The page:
A news anchor working for local stations in Oregon has claimed that his employers improperly compensated him and his colleagues for the amount of time put in on the job.
The former employee of two television stations, which are owned by the same parent company, has requested class-action status for other workers with the same or similar duties, according to local source The Register-Guard.
Approximately 30 current and former employees may be able to join the class action if it's certified. The anchor who filed the suit alleged that he worked between five and 10 hours of overtime on average each week. Because the suit covers a period of roughly six years, the penalties for the employer could be significant if all eligible employees participate in the suit.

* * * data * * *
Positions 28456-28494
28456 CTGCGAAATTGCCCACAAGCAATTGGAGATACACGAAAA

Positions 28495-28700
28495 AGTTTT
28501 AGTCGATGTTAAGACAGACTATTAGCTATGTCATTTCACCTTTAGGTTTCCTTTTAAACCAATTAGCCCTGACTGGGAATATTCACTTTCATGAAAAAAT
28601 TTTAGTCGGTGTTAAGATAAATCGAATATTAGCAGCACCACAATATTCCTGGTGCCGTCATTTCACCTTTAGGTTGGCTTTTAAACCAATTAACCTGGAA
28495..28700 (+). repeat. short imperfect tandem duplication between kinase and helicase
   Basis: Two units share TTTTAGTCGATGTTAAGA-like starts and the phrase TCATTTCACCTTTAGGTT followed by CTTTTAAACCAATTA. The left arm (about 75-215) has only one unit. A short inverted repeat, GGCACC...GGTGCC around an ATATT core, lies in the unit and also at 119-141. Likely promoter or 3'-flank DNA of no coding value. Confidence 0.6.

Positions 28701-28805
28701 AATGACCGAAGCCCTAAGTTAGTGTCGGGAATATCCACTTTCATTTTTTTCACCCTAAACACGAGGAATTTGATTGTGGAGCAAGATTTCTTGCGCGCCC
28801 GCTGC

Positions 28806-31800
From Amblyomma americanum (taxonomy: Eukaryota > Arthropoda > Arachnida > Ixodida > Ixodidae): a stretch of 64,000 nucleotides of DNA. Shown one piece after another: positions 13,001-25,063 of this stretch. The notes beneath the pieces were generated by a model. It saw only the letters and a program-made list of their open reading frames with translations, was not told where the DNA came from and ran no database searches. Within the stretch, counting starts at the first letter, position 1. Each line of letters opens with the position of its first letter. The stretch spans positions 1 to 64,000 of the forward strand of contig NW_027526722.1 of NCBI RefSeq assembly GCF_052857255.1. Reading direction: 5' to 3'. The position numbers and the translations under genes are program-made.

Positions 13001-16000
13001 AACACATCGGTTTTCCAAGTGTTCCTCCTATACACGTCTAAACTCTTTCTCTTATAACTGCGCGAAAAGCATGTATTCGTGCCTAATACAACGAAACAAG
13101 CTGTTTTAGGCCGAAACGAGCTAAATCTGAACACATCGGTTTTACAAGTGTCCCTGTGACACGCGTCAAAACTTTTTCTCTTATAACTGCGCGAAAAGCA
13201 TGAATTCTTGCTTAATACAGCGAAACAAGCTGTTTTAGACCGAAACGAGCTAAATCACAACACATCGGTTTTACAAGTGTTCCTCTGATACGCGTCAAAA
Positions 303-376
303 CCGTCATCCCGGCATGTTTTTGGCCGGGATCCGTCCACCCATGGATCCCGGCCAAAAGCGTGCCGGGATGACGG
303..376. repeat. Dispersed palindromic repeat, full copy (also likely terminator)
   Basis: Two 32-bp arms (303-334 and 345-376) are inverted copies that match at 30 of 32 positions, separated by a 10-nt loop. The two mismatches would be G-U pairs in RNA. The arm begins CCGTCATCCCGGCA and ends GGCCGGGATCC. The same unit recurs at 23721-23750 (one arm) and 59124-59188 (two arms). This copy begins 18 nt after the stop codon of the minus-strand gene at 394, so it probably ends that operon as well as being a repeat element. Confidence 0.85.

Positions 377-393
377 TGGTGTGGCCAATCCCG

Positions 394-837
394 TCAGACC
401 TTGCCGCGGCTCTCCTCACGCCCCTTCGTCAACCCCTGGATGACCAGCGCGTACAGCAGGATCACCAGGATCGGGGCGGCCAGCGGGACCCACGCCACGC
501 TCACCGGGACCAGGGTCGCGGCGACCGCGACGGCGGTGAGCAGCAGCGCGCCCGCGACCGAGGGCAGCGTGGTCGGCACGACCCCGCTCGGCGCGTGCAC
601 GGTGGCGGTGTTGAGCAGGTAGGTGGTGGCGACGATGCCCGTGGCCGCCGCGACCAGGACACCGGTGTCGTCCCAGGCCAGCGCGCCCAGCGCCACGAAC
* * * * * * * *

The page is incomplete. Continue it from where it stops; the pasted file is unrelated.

The stations' parent company didn't provide comment on the case, but various exemptions to overtime legislation exist in the Fair Labor Standards Act. A specific clarification on the status of reporters and journalists points out that the widely varying duties of people in that profession make blanket classification difficult, although on-air talent are commonly put under the "professional" exemption.
Companies looking to avoid costly litigation should consider using time and attendance software, which accurately tracks hours worked and other salient employment details.
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